Virginia’s Consumer Data Privacy Act (CDPA)
The most recent on this list, the state of Virginia in the United States passed its privacy law in March. Its changes are the most major for a state since California passed the aforementioned CPRA. Like most other privacy regulations, the CDPA is enforced on organizations irrespective of their geographic presence, and even further regardless of their size or profit-bearing status.
A key similarity between CDPA and other data privacy laws is its requirement that organizations are responsible for the use of their data by their vendors and third parties. In the case of CDPA, it explicitly requires a contract between an organization and its other vendors and partners using its data. The law outlines many specific requirements that must be covered in the contract between the parties. It also outlines a 30-day remediation timeframe in which organizations must deal with their violations, and if they do not, they can be fined by the state Attorney General’s office. These fines, like those in CPRA, will directly support the office enforcing the regulation.
There are some major differences between the new Virginia law and others. First, organizations are only impacted if they are processing over 100,000 consumers in Virginia, or 25,000 if the organization makes a majority of its gross revenues from the sale of data. In addition, it only affects consumer-facing businesses. From a notification perspective, it provides for notification timelines “without undue delay” of up to 45 days with the possibility of a similar-length extension, a stark contrast to CPRA and LGPD.
Another major difference from California’s laws is that Virginia has exempted a large number of organizations covered by other privacy regulations. This includes organizations with data covered by the Health Insurance Portability and Accountability Act (HIPAA), the Gramm-Leach-Bliley Act (GLBA), and the Fair Credit Reporting Act. In addition, the CDPA does not include a private right to action, nor does it provide its constituents a means to obtain a list of third parties an organization has shared their personal data with within the prior year.
Given these abundant exemptions, the law is seen as much more business friendly than many other privacy regulations. However, given the act does not go into effect until 2023, it’s very possible it will receive an update and expansion in the same vein as California’s two acts being passed in quick succession. While Virginia’s economy isn’t as large as that of California, it’s business-friendly nature and highly educated talent pool has made it a common choice for tech companies expanding nationwide as well as global corporations looking to establish a headquarters within the United States.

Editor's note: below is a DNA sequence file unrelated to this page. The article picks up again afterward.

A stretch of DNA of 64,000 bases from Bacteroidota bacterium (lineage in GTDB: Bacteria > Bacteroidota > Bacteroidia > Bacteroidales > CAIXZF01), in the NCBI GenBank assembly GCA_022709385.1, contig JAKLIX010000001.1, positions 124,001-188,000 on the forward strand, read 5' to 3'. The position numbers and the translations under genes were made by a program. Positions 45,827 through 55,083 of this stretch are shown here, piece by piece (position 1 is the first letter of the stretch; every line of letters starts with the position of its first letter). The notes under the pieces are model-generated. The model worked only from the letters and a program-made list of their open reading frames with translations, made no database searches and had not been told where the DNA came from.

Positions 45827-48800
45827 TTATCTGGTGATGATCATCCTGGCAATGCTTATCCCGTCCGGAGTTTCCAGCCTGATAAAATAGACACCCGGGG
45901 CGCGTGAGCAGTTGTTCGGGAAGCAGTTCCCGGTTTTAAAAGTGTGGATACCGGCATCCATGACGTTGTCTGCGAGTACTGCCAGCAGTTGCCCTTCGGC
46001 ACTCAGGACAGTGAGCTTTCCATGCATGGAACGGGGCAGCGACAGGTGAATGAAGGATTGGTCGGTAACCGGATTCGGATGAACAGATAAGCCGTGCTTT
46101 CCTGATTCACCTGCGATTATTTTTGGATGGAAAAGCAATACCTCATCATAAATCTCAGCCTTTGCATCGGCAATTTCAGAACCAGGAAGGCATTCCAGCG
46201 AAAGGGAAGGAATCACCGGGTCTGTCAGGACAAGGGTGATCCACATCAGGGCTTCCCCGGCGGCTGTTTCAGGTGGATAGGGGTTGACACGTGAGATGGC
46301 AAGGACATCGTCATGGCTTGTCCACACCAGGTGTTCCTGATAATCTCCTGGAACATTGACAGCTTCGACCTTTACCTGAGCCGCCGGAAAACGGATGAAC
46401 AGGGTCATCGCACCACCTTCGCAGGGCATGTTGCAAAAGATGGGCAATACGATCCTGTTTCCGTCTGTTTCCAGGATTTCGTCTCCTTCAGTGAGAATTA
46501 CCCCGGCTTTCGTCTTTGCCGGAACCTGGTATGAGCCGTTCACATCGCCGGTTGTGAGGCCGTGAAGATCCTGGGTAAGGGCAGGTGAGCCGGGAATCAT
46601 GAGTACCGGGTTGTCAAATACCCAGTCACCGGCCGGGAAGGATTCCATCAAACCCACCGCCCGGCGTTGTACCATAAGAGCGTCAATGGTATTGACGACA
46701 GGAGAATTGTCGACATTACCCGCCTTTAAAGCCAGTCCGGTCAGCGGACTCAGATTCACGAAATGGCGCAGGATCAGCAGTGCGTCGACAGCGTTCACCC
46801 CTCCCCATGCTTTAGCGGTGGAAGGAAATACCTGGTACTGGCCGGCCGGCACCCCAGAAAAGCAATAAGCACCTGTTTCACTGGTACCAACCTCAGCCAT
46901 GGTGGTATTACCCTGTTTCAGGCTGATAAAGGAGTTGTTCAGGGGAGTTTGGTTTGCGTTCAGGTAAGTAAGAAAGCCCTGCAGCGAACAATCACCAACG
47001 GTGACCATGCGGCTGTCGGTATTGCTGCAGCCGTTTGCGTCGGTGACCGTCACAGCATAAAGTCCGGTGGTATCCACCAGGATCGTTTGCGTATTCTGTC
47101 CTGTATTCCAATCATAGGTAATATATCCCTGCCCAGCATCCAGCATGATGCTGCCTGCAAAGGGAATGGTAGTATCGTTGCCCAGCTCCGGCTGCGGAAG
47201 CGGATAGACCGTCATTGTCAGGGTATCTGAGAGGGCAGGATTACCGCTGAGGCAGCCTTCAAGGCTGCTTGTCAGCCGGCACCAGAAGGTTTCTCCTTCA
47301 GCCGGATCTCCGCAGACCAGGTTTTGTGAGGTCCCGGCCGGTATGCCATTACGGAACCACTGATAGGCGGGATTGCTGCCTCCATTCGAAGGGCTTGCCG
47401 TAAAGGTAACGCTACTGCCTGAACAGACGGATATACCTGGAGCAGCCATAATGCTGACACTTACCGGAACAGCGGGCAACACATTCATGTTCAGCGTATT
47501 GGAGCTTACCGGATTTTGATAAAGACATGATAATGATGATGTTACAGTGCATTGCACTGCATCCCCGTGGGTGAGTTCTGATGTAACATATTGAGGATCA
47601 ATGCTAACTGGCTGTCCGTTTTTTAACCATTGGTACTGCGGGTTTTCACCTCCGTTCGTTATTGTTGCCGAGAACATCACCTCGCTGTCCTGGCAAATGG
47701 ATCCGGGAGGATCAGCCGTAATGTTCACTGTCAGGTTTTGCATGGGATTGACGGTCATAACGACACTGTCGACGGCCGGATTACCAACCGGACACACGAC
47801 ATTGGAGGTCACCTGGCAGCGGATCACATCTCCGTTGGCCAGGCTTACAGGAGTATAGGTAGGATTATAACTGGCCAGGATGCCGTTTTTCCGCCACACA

Evolving Regulatory Landscape
Many regulations are in the works throughout the United States and across the world. In the United States, Washington state’s Privacy Act nearly passed, with regulators hung up on primarily on the private right to action but poised to go above and beyond both GDPR and California’s requirements in other areas. Globally, India’s Personal Data Protection Bill (PDPB) is likely the most impactful law coming next, given it covers such a large population of the world and given the influence of its tech population. While the bill is aligned in more than a few ways with GDPR, some believe it’s being designed to specifically enforce stringent controls on companies outside India.
Privacy requirements will continue to expand at a breakneck pace. Organizations can no longer rely on paper incident response plans and privacy policies built from high-level templates. As outlined here, regulators are no longer accepting reactive approaches nor a head-in-sand mentality when it comes to data breach response. Standards are changing quickly, and regulators and their constituents have demonstrated repeatedly that are not afraid to rapidly push updates and expansions to their laws to enforce the use of best practices.
In addition, most privacy regulations are leaving much of the subjectivity in the hands of their enforcement agencies which are funded by their own enforcement actions. Gartner predicts that by 2024, more than 80% of organizations worldwide will be subject to privacy and data protection regulations. This has increased the risk of major impacts to organizations if they don’t focus specifically on the data privacy aspects of their incident response program.
Prescient organizations are accepting this reality and building dynamic privacy programs that stay ahead of this ever-changing environment. The BreachRx incident response management platform is designed to help incident response teams transform their processes and easily exceed these dynamic regulatory requirements. Our software as a service platform allows organizations to operationalize privacy incident response, making their plans specific and actionable so they’re ready for the next incident they face.